In May, Tesla Motors (TSLA) founder and CEO Elon Musk made a big splash with the big unveil of the company’s new “Powerwall Home Battery” for homes, as well as the business-geared “Powerpack.”
At the Tesla event, Musk explained that the Powerwall was designed for storing solar energy.
Here’s how the always-interesting Musk called it:
“Powerwall is a home battery that charges using electricity generated from solar panels, or when utility rates are low, and powers your home in the evening. It also fortifies your home against power outages by providing a backup electricity supply. Automated, compact and simple to install, Powerwall offers independence from the utility grid and the security of an emergency backup.”
I must admit that when I first heard the Powerwall news, I was somewhat skeptical that demand for the devices would really be all that strong. Although I’m an ardent Tesla stock bull, I was far more convinced about the company’s Model S, Model X and future release of the entry-level priced Model 3 than I was any home batteries.
However, my eyes were opened about the potential bullish impact of the Powerwall and Powerpack on Tesla stock in August, when the company held its Q2 earnings call.
On that call, Elon Musk and company said that TSLA has had 100,000 “reservations” for the Powerpacks and Powerwalls — an amount that adds up to a cool $1 billion.
Musk also said that the company could deliver some $40 million to $45 million in grid battery sales during Q4. The always-optimistic Musk also boldly proclaimed that sales for the battery business could be “10 times that number next year.”
Musk also added that there has been so much demand for the units that TSLA is sold out for all of the grid batteries it could make in 2016.
So, what could possibly stop Tesla and its march toward Powerwall adoption?
Enter the Supreme Court.
Will the Supreme Court Crush Tesla Stock?
Last week, the highest court in the land heard oral arguments in the case involving the Federal Energy Regulatory Commission’s (FERC) “Order 745.”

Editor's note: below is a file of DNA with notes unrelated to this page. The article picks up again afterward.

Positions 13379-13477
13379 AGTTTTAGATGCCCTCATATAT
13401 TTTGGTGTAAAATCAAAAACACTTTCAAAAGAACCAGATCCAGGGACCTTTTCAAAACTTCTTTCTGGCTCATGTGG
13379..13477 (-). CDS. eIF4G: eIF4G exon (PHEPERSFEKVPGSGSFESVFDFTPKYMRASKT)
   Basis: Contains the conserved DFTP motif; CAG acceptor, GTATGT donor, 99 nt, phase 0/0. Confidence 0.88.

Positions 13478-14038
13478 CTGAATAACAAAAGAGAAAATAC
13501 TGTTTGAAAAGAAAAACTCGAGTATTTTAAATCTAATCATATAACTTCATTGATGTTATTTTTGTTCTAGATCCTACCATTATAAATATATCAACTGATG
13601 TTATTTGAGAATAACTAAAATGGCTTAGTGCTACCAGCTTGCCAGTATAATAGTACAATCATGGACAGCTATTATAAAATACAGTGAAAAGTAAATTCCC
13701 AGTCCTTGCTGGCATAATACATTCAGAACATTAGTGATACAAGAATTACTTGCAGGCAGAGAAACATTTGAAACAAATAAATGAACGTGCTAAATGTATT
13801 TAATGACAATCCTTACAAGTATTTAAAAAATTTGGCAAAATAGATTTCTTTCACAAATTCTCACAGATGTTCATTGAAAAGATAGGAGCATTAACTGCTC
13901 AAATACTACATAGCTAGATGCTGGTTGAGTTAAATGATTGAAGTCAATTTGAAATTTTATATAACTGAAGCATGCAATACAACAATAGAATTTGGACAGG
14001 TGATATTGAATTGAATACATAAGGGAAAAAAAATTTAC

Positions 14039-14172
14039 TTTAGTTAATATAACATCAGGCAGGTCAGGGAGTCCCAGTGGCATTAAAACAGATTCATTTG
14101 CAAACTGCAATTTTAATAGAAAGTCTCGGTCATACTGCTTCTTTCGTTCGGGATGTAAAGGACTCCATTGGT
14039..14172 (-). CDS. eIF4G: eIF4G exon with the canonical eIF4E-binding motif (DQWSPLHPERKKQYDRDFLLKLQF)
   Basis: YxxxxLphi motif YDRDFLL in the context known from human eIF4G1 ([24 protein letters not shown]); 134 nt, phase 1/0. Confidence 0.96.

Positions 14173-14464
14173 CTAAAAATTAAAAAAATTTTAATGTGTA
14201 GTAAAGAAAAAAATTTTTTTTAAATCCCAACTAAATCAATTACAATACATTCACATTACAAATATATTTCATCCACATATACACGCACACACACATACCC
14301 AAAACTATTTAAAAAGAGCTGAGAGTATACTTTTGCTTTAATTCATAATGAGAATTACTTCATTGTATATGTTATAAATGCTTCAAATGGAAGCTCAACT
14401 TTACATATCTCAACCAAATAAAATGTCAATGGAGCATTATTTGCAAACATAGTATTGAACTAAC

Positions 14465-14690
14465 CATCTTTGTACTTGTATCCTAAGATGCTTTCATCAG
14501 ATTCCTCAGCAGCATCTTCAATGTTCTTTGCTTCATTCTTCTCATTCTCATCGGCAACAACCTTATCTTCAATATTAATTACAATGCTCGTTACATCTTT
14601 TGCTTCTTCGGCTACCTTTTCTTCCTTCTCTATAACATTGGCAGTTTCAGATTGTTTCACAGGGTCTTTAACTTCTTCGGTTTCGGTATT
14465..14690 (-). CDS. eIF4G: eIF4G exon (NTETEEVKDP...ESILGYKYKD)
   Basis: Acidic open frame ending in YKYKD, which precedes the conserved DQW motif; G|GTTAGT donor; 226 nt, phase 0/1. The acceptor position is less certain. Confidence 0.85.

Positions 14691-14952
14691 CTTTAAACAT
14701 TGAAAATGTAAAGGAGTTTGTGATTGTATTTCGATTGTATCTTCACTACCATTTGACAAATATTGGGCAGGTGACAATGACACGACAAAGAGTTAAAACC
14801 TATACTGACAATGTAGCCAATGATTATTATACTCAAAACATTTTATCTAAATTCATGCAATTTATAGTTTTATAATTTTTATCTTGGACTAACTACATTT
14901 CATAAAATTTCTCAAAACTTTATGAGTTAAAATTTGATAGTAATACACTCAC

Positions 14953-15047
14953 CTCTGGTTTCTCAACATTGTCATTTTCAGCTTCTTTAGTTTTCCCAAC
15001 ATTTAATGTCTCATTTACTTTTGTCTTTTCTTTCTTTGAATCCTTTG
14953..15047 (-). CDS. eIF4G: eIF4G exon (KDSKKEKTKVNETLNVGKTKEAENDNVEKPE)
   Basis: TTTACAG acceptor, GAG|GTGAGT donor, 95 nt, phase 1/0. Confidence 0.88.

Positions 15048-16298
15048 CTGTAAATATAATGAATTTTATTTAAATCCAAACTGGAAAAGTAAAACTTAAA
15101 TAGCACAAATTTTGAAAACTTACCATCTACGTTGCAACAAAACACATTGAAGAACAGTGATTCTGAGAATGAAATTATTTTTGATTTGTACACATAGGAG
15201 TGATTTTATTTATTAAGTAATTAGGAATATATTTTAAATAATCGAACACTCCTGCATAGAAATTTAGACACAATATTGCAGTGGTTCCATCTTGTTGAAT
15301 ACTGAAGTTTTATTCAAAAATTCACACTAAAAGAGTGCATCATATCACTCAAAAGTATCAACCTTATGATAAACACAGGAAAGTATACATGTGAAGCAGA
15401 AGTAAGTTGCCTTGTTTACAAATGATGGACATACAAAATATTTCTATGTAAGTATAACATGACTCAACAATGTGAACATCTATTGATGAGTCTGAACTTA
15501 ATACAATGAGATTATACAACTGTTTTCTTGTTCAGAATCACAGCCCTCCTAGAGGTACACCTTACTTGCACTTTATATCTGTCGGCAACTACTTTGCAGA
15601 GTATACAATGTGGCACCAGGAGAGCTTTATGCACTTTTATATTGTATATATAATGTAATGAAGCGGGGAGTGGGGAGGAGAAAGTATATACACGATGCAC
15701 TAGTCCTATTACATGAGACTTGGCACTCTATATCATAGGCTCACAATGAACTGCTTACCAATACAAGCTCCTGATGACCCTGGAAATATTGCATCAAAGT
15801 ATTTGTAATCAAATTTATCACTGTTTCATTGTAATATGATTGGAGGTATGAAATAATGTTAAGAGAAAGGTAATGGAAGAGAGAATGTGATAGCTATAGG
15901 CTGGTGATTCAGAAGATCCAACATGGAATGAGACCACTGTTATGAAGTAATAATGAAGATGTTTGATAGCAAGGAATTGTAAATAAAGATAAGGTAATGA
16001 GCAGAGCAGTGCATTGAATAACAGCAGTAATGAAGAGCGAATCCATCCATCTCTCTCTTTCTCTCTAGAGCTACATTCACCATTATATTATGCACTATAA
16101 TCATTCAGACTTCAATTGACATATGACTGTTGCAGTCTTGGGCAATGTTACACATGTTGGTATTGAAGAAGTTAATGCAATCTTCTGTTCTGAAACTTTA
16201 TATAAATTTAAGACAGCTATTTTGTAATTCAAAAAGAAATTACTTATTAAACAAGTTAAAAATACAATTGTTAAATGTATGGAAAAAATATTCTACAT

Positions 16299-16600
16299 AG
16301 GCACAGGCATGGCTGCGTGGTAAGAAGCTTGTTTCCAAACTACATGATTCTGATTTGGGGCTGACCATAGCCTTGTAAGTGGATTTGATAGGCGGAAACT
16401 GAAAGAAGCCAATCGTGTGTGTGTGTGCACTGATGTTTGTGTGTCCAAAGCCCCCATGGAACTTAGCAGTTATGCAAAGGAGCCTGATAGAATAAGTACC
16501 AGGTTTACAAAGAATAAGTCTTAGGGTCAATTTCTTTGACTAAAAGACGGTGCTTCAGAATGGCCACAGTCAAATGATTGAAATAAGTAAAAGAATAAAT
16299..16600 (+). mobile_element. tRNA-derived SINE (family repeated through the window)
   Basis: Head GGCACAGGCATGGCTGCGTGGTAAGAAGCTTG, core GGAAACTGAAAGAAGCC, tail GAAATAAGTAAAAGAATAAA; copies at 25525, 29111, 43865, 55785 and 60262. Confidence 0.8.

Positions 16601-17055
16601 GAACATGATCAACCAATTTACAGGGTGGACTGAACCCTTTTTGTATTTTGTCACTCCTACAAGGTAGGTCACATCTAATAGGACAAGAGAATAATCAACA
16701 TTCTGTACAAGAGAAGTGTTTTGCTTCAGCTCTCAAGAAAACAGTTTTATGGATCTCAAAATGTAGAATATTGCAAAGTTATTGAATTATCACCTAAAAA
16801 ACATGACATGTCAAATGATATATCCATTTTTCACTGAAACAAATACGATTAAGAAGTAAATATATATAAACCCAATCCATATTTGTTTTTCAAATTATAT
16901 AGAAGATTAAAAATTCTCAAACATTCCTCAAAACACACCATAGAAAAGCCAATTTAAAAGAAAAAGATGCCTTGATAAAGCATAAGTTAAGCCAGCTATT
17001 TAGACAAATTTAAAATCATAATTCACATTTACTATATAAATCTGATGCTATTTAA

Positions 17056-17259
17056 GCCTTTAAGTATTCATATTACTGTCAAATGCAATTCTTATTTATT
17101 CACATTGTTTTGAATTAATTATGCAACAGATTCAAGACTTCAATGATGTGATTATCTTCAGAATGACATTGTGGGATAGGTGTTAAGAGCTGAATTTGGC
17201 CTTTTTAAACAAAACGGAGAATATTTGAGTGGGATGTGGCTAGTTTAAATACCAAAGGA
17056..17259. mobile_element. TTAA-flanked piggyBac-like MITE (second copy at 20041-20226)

Order 745 is a provision in the law that was invalidated by a lower court this year. The provision allows electricity customers to be paid for reducing electricity usage from the main power grid. This practice is commonly known as “demand response,” and one part of Order 745 involves actually paying demand response customers the market price for NOT using electricity off the main grid.
In other words, if you have a TSLA Powerwall or Powerpack, or if you generate solar panels made from the Elon Musk-backed SolarCity (SCTY), the invalidation of Order 745 means you might not be paid for using your own stored electricity.
According to energy industry observers at the website UtilityDIVE, opponents of Order 745 say FERC overstepped its jurisdiction when it started regulating demand response at the retail level. Meanwhile, proponents of Order 745 claim that demand response is both necessary and a vital part of keeping energy markets operating efficiently.
UtilityDIVE summarized the two sides like this:
“If the decision to invalidate Order 745 is upheld …FERC will need to issue guidance to the industry on the decision. FERC could revise its demand response policy or leave the matter to individual states, while wholesale markets will need to decide whether they need to adjust their market structures to comply with the ruling.
“If the decision to invalidate Order 745 is reversed, many markets could then return to compensating demand response as they did previously. A reversal would be a win for demand response advocates and a loss for generators. Such a ruling could cause demand response to eat into the margins for competitive generators, and impact coal and nuclear retirement decisions by keeping wholesale prices down.”
So, if you are a Tesla stock bull, and if you don’t want to see any demand for non-grid power storage devices such as the Powerwall and Powerpack affected by the cessation of demand response, hope for a reversal of the decision to invalidate Order 745.
Unfortunately, a decision on this issue isn’t expected from the Suprem Court until June 2016. That’s a long time to wait for a resolution to this matter, but by then customers may have already embraced the Tesla battery technology, so it might not make any difference.
Of course, a decision to uphold the prior court’s invalidation of Order 745 could short-circuit a potentially big part of Tesla’s future business, thus harming Tesla stock.
I’m a betting man, though, and I would put my money on Elon Musk over the Supreme Court any day.
As of this writing, Jim Woods was long TSLA.
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